A word of advice to people who write copy for back covers of books. Think carefully before you discuss events that occur in the last third or so of the book. I’m not a reader who minds spoilers, and some books, like this 1929 Japanese novel Jun’ichirō Tanizaki, have little plot that can be spoiled. Still, when the back cover copy discusses in some detail a character who doesn’t even turn up in the last third of the book, it affects my reading experience. I don’t feel like I’ve settled in to the book because what is apparently a main piece of the premise hasn’t appeared. The promotional copy should be about premise and significant themes and ideas, not a full run-down of the plot and characters. If I wanted that, I’d read the Wikipedia entry. (And for difficult books that I’m having trouble following, I sometimes do just that.)
Anyway, now that that’s out of the way, let me tell you about this novel. Reviews (and blog posts) are different from cover copy, so I may discuss late developments in the novel, but I will have the courtesy to indicate if these happenings occur late in the book, so you won’t be left hanging for the first two-thirds of the book, as I was.
Some Prefer Nettles is the story of a marriage that’s over, but not over. Kaname and Misako know they don’t love each other anymore, and they intend to divorce, but they can’t take the first steps. Misako has taken a lover, and she’s open with her husband about their meetings, and he doesn’t appear particularly bothered by the affair. He’s no longer attracted to her, so it’s reasonable for her to seek satisfaction elsewhere. He doesn’t dislike her, and they maintain a genial, if chaste, relationship:
Who looking at them now, could know that they were not really husband and wife? Not even the servants, who saw them every day, seemed to have suspected it. And indeed weren’t they husband and wife? He thought of how she helped him even with his underwear and socks. Marriage was after all not only a matter of the bedroom. He had known women enough in his life who ministered to that particular need. But surely the reality of marriage lay as much in these other small ministrations.
Most of the novel focuses on Kaname’s point of view, although as the story goes on, we get glimpses of Misako’s pain. Sometimes she comes across as merely angry and impatient, as when Kaname talks her into attending the puppet theatre at the invitation of her father. But seeing her tears later on, we get an idea that her impatience rises from years of rejection, along with this seemingly never-ending period of stasis. She is where she doesn’t want to be, and she sees no way out. Or she sees a way out, but it requires going through a period of even greater pain that may not be worth it in the end. (She plans to move in with her lover after the divorce, but there are reasons to wonder whether that relationship will be stable in the long term.)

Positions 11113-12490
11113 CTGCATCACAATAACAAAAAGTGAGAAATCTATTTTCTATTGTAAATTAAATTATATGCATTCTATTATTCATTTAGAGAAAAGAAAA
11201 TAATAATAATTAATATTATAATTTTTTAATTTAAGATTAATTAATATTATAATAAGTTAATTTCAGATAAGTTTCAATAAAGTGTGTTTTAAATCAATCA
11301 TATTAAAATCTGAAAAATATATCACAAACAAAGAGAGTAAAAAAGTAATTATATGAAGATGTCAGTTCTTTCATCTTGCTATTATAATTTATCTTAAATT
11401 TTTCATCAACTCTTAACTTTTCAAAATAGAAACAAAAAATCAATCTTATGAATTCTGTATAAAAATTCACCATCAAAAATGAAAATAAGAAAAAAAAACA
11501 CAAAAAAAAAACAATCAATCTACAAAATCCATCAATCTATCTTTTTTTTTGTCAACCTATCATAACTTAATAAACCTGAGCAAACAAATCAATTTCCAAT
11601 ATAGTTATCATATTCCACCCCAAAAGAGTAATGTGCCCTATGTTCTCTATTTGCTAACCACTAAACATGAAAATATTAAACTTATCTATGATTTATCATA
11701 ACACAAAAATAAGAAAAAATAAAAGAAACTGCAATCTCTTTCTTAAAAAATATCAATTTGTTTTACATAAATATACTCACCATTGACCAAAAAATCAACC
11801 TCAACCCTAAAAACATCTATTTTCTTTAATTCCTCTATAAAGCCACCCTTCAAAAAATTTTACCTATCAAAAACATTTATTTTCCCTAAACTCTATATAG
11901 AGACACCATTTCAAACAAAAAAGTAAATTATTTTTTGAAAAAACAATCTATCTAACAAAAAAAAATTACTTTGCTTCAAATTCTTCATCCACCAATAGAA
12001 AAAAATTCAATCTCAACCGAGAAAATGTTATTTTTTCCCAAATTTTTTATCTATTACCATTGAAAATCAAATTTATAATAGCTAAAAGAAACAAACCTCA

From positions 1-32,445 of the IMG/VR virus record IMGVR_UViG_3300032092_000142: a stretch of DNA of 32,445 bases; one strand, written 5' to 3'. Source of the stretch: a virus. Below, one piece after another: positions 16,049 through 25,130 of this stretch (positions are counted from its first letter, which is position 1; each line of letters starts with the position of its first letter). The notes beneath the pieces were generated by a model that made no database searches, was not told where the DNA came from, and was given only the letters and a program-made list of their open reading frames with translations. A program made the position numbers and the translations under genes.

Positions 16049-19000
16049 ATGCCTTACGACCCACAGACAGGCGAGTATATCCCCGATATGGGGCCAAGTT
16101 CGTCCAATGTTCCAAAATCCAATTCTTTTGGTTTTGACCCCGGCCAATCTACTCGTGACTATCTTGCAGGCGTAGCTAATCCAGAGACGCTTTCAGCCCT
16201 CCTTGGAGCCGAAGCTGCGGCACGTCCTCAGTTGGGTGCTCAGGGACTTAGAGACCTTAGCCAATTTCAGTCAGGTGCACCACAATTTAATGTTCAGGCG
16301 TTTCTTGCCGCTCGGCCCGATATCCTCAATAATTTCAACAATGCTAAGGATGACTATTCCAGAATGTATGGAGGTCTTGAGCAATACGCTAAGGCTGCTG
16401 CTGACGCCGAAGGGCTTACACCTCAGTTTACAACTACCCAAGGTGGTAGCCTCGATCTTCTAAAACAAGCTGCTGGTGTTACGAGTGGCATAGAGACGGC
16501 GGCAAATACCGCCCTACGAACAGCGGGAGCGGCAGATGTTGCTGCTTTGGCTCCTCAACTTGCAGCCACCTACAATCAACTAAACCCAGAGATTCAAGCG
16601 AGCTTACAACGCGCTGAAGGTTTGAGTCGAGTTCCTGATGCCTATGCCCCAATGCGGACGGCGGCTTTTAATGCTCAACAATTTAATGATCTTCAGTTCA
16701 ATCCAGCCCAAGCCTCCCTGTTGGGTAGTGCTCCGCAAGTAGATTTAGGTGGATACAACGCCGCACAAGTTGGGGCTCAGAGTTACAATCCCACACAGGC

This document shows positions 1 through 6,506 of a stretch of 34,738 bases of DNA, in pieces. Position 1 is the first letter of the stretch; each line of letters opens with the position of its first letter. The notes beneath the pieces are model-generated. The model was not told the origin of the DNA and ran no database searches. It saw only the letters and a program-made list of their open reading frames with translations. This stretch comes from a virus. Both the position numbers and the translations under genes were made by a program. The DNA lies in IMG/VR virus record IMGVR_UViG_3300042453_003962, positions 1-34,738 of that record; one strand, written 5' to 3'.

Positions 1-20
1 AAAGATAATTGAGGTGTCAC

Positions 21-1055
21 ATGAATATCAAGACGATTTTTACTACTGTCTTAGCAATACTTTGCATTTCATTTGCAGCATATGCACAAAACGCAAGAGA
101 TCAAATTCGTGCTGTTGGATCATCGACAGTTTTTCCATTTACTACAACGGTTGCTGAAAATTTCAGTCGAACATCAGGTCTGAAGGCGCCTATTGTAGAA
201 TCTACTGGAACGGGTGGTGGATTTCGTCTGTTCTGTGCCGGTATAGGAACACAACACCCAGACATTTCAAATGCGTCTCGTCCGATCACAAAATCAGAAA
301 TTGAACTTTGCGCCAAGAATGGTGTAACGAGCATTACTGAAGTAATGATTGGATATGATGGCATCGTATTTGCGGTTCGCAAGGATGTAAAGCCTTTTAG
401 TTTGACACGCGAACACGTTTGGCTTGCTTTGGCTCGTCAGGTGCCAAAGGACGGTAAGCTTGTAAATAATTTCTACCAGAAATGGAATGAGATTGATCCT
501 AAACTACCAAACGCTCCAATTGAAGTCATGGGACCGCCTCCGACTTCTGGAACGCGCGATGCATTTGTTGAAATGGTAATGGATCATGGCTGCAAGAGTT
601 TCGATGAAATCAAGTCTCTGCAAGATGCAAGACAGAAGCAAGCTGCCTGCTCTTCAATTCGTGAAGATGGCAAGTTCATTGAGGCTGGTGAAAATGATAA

Kaname, on the other hand, seems like a decent husband, but his darker side becomes more evident as the story goes on. On the surface, the freedom he gives Misako seems generous, but consider what it says about his feelings for her. It could just as easily suggest apathy as generosity, although there is room for both possibilities. The more troubling thing about Kaname, to me, is that his interest in women is in women as objects, rather than as people. He appreciates Misako’s small services to him, but he doesn’t appreciate her. Late in the book, he makes this particularly chilling realization:
A sensitive woman, a woman with ideas, can only get more troublesome and less likable with the years. Surely, then, one does better to fall in love with the sort of woman one can cherish as a doll.
The paralyzed marriage is central to the novel, but Tanizaki also spends a lot of time on cultural issues specific to Japan at the time. There are lengthy descriptions of the puppet theatres that Kaname attends with his father-in-law, with contrasts made between various styles of puppetry. Also important are contrasts made between cultures of Toyko and Osaka, where the novel is set, and between East and West. Tanizaki seems interested in how cultures and people change over time and how they choose which traditions and customs to hang onto, which to discard, and which to adopt. Some of these ideas are, I believe, meant to echo the way Kaname and Misako’s marriage is drifting apart yet hanging together, but I was too unfamiliar with the cultural touchstones mentioned to follow what Tanizaki was saying. Some of the puppet chapters in particular went over my hear.
But when the book returned to the marriage, I was fully absorbed with the characters’ dilemma and how they might resolve it. (Although I really did know too much going in—and I’ve carefully avoided sharing that information with you.)